As college application season begins to slowly wind down, just as surely senior anticipation begins to ramp up!With Early Action applications at some institutions due as early as October 15, colleges have begun to issue admission decisions to early applicants.
Marla Platt, M.B.A. is an independent college consultant based in Sudbury, MA through AchieveCoach College Consulting, providing personalized guidance to students and families throughout the college planning, search and admission process. Marla is a professional member of the Independent Educational Consultants Association and NACAC. Contact Marla via www.achievecoach.com
With a new experimental section tucked in following its Science section, the ACT will require an additional 20 minutes of testing time starting this September.
It's not unusual for experimental questions to be included in standardized testing in order to try out new question types, gauging student performance and likelihood of correct or incorrect responses. This method of "testing" the test questions is designed to ensure statistical validation and reliability. The SAT too had long utilized experimental questions during test administration, currently providing their experimental section to students who forego the optional essay.
Testing Out the Test Questions
While responses to experimental questions do not count for or against a student's total score, test takers need to be aware of the extra time -- and additional stamina -- required to get though a 3-hour and 35-minute test, soon to be an additional 20 minutes longer. While the ACT has displayed a modicum of courtesy in placing this section following the four main sections, including Reading, Math, English and Science, students who are signed up to take the essay portion need to save up additional energy and focus for this last piece at the very end.
“On the new SAT, it’s easier than ever for students to show their best work. Official SAT Practice on Khan Academy is free and personalized, and we see students achieving substantial score gains,” said in a statement from College Board President David Coleman. ^
With so many choices available today for both SAT and ACT preparation — books; phone apps; sample test questions found online; private or group tutoring — I firmly recommend that students avoid walking in cold on a test day. Even some small measure of review can make all the difference between a great testing day resulting in a score that the student is happy to submit — or a day when the exam could have gone better with a little advance understanding of what to expect.
One of the intangibles of advance preparation is increased confidence on test day, an important ingredient for success, in particular, for the student who may be anxious about testing. However, students who engage in private tutoring should not be lulled into a false sense of security. Potential for testing success is not necessarily a function of how many hours students spend in live tutoring sessions, but rather the time and focus devoted to practice beyond the tutoring hour. Simply put, the keys to testing success rest on preparedness; familiarity; confidence -- and solid sleep the night before!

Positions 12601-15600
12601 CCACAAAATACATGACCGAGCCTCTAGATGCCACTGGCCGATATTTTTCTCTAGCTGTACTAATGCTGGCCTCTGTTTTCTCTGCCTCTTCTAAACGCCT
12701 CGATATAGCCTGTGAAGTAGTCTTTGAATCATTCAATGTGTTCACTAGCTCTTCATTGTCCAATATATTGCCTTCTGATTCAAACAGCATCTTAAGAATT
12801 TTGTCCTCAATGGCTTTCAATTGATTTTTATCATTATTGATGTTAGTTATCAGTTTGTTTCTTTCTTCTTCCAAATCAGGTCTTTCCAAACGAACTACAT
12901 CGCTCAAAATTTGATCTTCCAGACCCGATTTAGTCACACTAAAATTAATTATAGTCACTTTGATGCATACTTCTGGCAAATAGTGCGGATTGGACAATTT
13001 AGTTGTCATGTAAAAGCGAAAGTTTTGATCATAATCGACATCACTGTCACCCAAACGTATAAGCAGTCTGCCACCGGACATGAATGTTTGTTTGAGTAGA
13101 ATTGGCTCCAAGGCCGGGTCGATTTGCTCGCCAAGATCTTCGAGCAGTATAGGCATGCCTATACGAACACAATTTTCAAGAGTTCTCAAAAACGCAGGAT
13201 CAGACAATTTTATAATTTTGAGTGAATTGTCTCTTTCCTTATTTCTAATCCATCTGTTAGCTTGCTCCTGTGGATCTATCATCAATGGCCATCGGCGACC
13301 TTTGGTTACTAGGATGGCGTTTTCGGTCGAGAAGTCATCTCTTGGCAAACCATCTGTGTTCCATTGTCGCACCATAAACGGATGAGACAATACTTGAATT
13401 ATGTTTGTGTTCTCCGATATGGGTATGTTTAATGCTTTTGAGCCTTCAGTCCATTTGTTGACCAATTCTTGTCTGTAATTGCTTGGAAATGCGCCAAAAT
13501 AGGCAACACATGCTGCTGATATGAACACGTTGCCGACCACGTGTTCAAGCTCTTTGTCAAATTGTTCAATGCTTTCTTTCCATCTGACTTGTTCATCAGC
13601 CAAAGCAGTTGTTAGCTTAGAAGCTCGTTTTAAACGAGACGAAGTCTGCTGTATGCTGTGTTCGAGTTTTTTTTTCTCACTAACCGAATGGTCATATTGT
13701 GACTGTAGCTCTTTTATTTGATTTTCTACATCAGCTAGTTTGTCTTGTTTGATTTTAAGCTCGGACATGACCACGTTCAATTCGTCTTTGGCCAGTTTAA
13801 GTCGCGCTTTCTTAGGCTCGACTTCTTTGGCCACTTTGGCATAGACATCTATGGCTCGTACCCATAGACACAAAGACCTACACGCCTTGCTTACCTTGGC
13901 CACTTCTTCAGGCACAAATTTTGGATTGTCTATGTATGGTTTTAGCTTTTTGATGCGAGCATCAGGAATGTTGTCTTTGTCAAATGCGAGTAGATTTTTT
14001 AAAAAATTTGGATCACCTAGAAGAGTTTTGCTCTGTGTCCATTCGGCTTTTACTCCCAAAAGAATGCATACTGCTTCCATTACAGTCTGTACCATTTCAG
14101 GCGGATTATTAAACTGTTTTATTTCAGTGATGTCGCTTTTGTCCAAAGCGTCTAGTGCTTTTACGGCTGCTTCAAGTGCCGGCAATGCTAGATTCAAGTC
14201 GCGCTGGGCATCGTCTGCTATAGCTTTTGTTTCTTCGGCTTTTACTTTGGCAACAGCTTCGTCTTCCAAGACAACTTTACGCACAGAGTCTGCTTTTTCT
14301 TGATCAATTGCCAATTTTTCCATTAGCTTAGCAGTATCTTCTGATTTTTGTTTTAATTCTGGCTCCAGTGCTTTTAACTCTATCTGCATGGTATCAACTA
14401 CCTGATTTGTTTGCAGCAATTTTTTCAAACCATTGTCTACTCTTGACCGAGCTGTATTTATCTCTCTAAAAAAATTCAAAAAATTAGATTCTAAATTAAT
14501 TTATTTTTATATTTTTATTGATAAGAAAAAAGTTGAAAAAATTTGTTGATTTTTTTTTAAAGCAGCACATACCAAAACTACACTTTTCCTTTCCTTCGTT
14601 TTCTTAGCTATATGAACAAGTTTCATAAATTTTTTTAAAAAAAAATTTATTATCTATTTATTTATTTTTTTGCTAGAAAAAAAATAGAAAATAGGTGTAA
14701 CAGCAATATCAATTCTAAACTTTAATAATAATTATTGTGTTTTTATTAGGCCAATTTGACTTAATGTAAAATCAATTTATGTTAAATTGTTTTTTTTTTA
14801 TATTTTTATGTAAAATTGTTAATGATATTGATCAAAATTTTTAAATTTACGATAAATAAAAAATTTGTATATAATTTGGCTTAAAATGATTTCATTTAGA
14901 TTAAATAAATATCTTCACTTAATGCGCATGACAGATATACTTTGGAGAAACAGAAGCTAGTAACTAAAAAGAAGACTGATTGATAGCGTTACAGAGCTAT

^ Jaschik, Scott. "College Board Releases Data on Khan Tutoring." Inside Higher Ed. May 9, 2017. Accessed December 22, 2017. https://www.insidehighered.com/quicktakes/2017/05/09/college-board-releases-data-khan-tutoring.
"They believe they can get more students to go to college and stay there by making high school harder."
It's a perfect marriage: opportunity coupled with access. One high school in Spokane, Washington is working hard to build bridges between their typically under-challenged, low-income student population and challenging courses that normally would fall outside of their academic plan.
Aside from building esteem through meeting the demands of harder classes and achieving academic success, high schoolers plant seeds that will support their preparation for learning and performance at at the college level.
Why Placing Students In Difficult High School Classes May Increase College Enrollment READ MORE
Photo Credit: Sarah Butrymowicz
For both parents AND students:
Increased focus, motivation and confidence. According to a series of studies, talking to yourself -- out loud-- can provide benefits to learning and performance, potentially valuable in learning; task management; social interaction and even athletic performance. The research points to how different ways of putting thoughts about yourself into words can reset how you approach a task. An article from The New York Times explores another way we can all use self-talk as a tool.